and Exeter & Plymouth Gazette 20 May 1876 p 2 col1
Thanks to Hazel Bray for information on the name of the hospital
1878 Mrs Christiana Daw is matron of the Ashburton and Buckfastleigh Cottage Hospital, Church Lane
(Mrs Christian Daw in another entry on the same page).
White's History, Gazetteer and Directory of Devon, 1878-79, p108
In 1880 a new entrance to the hospital from the Station was made, giving patients a better view, and also allowing passengers on the train to see the hospital - presumably beneficial for fund-raising. It also allowed vehicles to stop near the door.
Western Times 1 June 1880 p5 col5
The 1881 census shows Clara Walters as the hospital nurse and matron at the Church Lane premises (https://familysearch.org/), assisted by a servant, Mary Bickford.
There are 4 patients:
Some patients at the Cottage Hospital
Thomas Smerdon, an 'elderly labourer', employed at Horsehill Farm.
One rib and shoulder bone broken, plus a scalp wound, after being dragged by a horse.
Western Times 16 June1884 p2 col1
John Michelmore of Brixham, employed at the paint works near Gulwell Bridge.
Right leg amputated after he became entangled in machinery
Western Times 8 September 1885 p3 col5
The son of Mr G Pitts (butcher) broke both bones in his right leg whilst playing football, and was taken to the Hospital
Western Times 28 March 1894 p4 col3
In 1901 two sons of R B Joint, mason, died in the Cottage Hospital. They had contracted scarlet fever 5 weeks earlier, but had appeared to recover. Dr Rawson attended them both when they became ill again, and had them moved to the hospital, where they died the same day. They were aged 8 and 9.
Western Morning News 9 October 1901, p6 col5
A son of Mr W. Yeo of the Engineer Arms Inn.
Following boys on the Terrace Walk, hit in the back with a large stone which rendered him senseless.
Attended to at the hospital by Dr Fitzpatrick.
Western Times 14 April 1906 p3 col7
William Furze, employed by Mr J Smerdon at Gaye's Farm.
Severely cut his arm whilst pruning a hedge.
Western Times 25 May 1906 p3 col7
Henry F Prout, employed by Mr G Allen of Wickeridge House, Woodland.
Seriously injured his back when a barrel of oil fell on him at the goods shed of the Railway Station.
Exeter & Plymouth Gazette14 August 1908 p3 col6
Peter Foot of Widecombe in the Moor.
Thrown from a horse at Great Bridge. In a critical condition at the time of the newspaper report.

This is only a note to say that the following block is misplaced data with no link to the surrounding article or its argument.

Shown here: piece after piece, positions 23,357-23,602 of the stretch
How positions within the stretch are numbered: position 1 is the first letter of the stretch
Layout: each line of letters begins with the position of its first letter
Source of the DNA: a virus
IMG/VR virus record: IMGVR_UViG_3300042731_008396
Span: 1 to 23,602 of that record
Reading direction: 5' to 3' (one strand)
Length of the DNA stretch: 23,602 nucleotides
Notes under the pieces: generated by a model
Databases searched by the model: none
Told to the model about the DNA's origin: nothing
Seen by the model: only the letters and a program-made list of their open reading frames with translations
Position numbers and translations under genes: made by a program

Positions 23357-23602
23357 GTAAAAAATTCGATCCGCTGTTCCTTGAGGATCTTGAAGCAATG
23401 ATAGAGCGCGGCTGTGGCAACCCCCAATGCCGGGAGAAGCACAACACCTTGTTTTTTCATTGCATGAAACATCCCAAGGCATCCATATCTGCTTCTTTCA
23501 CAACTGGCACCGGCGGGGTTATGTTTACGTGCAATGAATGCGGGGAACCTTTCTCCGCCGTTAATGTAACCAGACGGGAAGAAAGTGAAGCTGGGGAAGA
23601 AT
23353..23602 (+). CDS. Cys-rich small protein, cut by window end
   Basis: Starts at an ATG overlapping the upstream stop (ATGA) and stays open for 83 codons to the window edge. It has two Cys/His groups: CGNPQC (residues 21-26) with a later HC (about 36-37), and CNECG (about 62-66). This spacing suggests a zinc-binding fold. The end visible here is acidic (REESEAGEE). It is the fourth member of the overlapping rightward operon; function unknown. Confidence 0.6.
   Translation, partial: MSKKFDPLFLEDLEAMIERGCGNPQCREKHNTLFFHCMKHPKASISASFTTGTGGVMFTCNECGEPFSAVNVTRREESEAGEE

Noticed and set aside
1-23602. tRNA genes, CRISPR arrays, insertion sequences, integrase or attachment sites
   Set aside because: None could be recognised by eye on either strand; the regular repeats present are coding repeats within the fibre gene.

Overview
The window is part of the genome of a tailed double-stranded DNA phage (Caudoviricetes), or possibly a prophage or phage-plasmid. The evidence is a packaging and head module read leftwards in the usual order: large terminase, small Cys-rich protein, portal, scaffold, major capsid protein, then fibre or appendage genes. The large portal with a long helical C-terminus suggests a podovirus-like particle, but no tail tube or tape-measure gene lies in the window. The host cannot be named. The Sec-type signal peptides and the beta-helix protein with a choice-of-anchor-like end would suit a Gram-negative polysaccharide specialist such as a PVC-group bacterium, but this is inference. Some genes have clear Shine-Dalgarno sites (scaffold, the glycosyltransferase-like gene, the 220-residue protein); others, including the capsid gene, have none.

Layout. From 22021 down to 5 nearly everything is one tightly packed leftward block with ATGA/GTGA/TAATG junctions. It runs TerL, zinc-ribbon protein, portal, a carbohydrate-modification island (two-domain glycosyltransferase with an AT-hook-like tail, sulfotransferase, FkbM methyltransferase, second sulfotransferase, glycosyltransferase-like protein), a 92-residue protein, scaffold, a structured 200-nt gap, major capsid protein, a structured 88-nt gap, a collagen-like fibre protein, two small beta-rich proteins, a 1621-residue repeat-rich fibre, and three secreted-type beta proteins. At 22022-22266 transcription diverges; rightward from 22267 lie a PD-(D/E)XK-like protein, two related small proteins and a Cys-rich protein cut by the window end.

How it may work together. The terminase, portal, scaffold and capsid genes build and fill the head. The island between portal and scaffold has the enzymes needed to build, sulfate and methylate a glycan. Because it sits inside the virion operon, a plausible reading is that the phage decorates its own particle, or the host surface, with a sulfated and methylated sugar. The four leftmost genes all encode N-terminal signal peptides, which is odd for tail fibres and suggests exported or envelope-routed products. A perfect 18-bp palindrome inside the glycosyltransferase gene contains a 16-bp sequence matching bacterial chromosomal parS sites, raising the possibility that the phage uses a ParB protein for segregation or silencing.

Exeter & Plymouth Gazette1 June 1912 p3 col4
Sadly the hospital could not help everyone:
George Henry Hamlyn, son of William Henry Hamlyn, of Hannaford's Court, Ashburton.
Hit by a motor car and taken to the Cottage Hospital, but he was dead on arrival.
Western Times 31 March 1923 p3 col5
In 1891 Margaret Mary Ayres is the 'Matron nurse' of the new premises.(http://www.freecen.org.uk/cgi/search.pl)
The servant is Sarah Ann Petherbridge, and there are 6 patients:
Walter Alma Butland
Elizabeth Jane White
Fanny Henrietta Hannaford
The 10 bed hospital was described by Kelly's Directory as 'Well supplied by subscriptions'. It was also endowed by bequests from Mrs Larpent and Miss Michelmore
Kelly's Directory of Devonshire 1902, p30
Medical Offiers at the Hospital in 1902, from Kelly's Directory of Devonshire 1902 p32:
In 1901 30 year old Wilson Ranson was living in East Street. Born in Norwich(?), Norfolk the entry appears to read 'surgeon'.
1901 census RG13, Piece 2053, Folio 39, p9
John William Wyncoll
In 1901 38 year old John W. Wyncoll was living in Plymouth Road, Buckfastleigh. Born in Halifax, Yorkshire, he was a physician and surgeon.
1901 census RG13, Piece 2074, Folio 46, p4
In 1901 44 year old Ernest Wilcox was living in West Street, near to Sparnham. Born in St. Neots, Huntingdonshire, he was a surgeon and general practitioner.
1901 census RG13, Piece 2053, Folio 21, p8
Miss M G Somers-James, Matron nurse
In 1901 Mary G. S.James is shown at the Cottage Hospital, a 29 year old matron. She was born in Egg Buckland, Devon.
1901 census RG13, Piece 2053, Folio 45, p21
In 1917 The British Journal of Nursing reported that Miss Amy F M Horne had been appointed as Matron. She had held posts in Kent, but had also been sister at Brixham hospital and matron of Bovey Tracey and District Hospital.
British Journal of Nursing September 15th 1917
In 1919 Miss Jessie M. Taylor was appointed
British Journal of Nursing January 11th 1919
Western Times 24 December 1925 p5 col6
Medical Offiers at the Hospital in 1935:
D C Clark
E A Ellis
S R Williams
Miss E O Ironside
Miss B Gower, Matron
Kelly's Directory of Devonshire 1935 p33
In the early 1940s the dustbin lorry doubled as an ambulance - a section could be removed and another section inserted. When Jack Bligh, the manager of the quarry, was hit on the head by a stone, he was transported to the Cottage Hospital in this vehicle.
Remembered by Wendy Major, Jack's daughter.